Out of the Shadows by journalist Gary Jordan is a look back at England’s ultimately failed 1982 World Cup campaign. It charts the journey of the national team from the inglorious end of the brief Revie era to Keegan’s fluffed header in the Bernabeu.
The author has clearly done a hell of a lot of research. Trawling through player’s biographies, websites and magazines to build his story. Shoot! Magazine is mentioned an awful lot. The book does suffer somewhat from the lack of first hand memories or new revelations. There is also no indication why the author wrote the book.
Was he at the tournament as a fan? As a journalist? Or just fascinated by a time when England were decidedly second class citizens in international football? That gripe aside Out of the Shadows is a solid account of a period which saw England back on the world stage for the first time in 12 years.
The background to England coming out of the shadows
If you thought being an England fan is tough today you wouldn’t believe how bad it was in the 1970s. If you were around back then you didn’t even have the consolation of the inevitable quarter final defeat on penalties. England didn’t qualify for any World Cup during the decade.
The seventies had started with a defeat against West Germany in the quarter-final (of course) of the Mexico World Cup. England didn’t qualify for the 1974 and 1978 tournaments.
Flattering to deceive against the bigger nations, turgid performances against opposition they should blow away, and superstar players in domestic football failing to deliver on the international stage. It’s a familiar story.
It was against this backdrop of utter failure that England bravely sallied forth towards the 1982 World Cup in Spain. But first they had to qualify. Something they hadn’t done since 1962.
Out of the shadows?
The build up to the tournament makes up the bulk of the book. The end of Alf Ramsey, the resignation of Don Revie and the appointment of Ron Greenwood are covered in depth. Then it’s on to the qualifying campaign. The author tells how England made typically hard work of qualifying including the infamous defeat to Norway which had the Scandinavian commentator in meltdown.
The author recounts the story of England’s qualification in great detail. But strangely the chapters dedicated to the finals themselves are fairly brief.
A typically English failure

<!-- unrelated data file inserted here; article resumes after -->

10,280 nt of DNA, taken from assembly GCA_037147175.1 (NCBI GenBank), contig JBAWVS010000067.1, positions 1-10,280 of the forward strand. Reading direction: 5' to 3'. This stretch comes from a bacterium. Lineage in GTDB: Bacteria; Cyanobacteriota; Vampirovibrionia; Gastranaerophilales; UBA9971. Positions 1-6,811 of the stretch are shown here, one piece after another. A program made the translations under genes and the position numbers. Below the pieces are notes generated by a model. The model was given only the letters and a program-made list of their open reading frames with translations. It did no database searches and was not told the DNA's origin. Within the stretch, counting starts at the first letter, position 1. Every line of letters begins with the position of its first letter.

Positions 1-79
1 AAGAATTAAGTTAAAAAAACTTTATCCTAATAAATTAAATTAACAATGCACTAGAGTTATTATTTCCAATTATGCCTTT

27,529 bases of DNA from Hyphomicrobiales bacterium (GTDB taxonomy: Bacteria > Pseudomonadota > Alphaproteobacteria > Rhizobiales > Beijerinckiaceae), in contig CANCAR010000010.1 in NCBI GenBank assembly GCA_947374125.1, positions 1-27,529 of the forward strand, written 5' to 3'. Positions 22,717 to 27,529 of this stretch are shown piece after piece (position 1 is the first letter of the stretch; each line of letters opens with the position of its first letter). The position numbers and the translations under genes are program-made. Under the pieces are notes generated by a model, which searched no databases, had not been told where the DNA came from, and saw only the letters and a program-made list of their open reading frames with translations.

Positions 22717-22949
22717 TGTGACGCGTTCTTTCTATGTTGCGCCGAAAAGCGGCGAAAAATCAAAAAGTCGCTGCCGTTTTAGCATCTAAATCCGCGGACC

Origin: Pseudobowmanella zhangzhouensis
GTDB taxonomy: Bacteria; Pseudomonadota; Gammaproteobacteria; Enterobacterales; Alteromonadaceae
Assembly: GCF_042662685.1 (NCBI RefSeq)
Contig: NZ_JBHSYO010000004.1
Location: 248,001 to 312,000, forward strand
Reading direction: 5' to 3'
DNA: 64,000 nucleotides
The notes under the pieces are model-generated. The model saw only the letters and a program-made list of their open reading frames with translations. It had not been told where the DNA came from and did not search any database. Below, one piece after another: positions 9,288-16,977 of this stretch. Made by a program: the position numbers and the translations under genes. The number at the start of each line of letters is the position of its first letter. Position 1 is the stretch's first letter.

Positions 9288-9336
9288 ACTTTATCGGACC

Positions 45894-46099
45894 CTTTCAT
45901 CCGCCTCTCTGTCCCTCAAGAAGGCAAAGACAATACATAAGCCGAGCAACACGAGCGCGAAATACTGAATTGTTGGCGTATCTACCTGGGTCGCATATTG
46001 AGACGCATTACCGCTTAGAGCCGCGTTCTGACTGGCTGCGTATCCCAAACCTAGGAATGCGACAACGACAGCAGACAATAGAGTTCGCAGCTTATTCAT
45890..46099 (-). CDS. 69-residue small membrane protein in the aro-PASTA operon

The finals saw England finish unbeaten in five matches with only one goal conceded. Yet they didn’t make the semi-finals. A 0-0 draw in their final match against Spain seeing them miss out to the Germans. Again.
It could have been all so different. But injuries to Trevor Brooking and Kevin Keegan immediately put England on the back foot. England’s two best players missed the entire finals except for the last 26 minutes of the Spanish game. Even then they both missed chances to score.
If Brooking and Keegan had been fit for the whole tournament it could have been an entirely different ending. And I wasn’t the only England fan at the time who blamed our elimination on Greenwood only putting the duo on the bench for the vital game against Spain.
Not one of the better World Cups
Personally speaking the 1982 World Cup wasn’t a great event. Though there were highlights of course. Northern Ireland beating Spain. Algeria’s defeat of West Germany. The amazing Brazil v Italy match and the goals of Paolo Rossi. But ultimately the 1982 World Cup left a bad taste in the mouth. And not just because of England’s inglorious exit.
There was the scandalous farce of a match between West Germany and Austria with neither team venturing over the halfway line for 80 minutes. Schumacher committing GBH on Patrick Battiston without conceding a free kick never mind a jail sentence. And the farcical organisation of the tournament which saw England and Cameroon eliminated without losing a game and Italy progressing without winning one.
Out of the Shadows tells England’s 1982 World Cup story well enough and if you are nostalgic for the Ron Greenwood era you’ll enjoy this recounting of the tale.
(3 / 5)
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